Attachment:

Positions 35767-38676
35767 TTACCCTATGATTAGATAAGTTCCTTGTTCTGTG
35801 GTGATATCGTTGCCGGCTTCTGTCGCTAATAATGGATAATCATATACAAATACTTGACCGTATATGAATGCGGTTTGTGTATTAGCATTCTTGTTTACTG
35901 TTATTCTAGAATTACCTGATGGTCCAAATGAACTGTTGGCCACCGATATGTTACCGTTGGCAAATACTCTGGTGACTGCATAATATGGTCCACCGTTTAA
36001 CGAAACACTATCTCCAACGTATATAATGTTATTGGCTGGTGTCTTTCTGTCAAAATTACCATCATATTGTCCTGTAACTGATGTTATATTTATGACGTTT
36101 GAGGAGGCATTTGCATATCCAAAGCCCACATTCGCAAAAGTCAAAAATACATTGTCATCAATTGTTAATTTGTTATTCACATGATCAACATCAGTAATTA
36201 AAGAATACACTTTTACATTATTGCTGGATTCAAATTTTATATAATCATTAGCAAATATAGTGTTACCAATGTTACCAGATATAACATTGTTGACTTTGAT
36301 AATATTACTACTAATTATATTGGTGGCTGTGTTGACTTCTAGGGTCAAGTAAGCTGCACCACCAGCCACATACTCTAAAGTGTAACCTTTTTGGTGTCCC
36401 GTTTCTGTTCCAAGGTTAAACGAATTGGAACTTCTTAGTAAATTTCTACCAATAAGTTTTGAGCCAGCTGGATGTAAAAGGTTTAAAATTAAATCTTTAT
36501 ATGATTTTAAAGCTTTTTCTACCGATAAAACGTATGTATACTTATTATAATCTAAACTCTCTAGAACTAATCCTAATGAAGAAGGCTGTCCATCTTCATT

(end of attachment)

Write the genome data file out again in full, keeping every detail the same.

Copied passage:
Positions 35767-38676
35767 TTACCCTATGATTAGATAAGTTCCTTGTTCTGTG
35801 GTGATATCGTTGCCGGCTTCTGTCGCTAATAATGGATAATCATATACAAATACTTGACCGTATATGAATGCGGTTTGTGTATTAGCATTCTTGTTTACTG
35901 TTATTCTAGAATTACCTGATGGTCCAAATGAACTGTTGGCCACCGATATGTTACCGTTGGCAAATACTCTGGTGACTGCATAATATGGTCCACCGTTTAA
36001 CGAAACACTATCTCCAACGTATATAATGTTATTGGCTGGTGTCTTTCTGTCAAAATTACCATCATATTGTCCTGTAACTGATGTTATATTTATGACGTTT
36101 GAGGAGGCATTTGCATATCCAAAGCCCACATTCGCAAAAGTCAAAAATACATTGTCATCAATTGTTAATTTGTTATTCACATGATCAACATCAGTAATTA
36201 AAGAATACACTTTTACATTATTGCTGGATTCAAATTTTATATAATCATTAGCAAATATAGTGTTACCAATGTTACCAGATATAACATTGTTGACTTTGAT
36301 AATATTACTACTAATTATATTGGTGGCTGTGTTGACTTCTAGGGTCAAGTAAGCTGCACCACCAGCCACATACTCTAAAGTGTAACCTTTTTGGTGTCCC
36401 GTTTCTGTTCCAAGGTTAAACGAATTGGAACTTCTTAGTAAATTTCTACCAATAAGTTTTGAGCCAGCTGGATGTAAAAGGTTTAAAATTAAATCTTTAT
36501 ATGATTTTAAAGCTTTTTCTACCGATAAAACGTATGTATACTTATTATAATCTAAACTCTCTAGAACTAATCCTAATGAAGAAGGCTGTCCATCTTCATT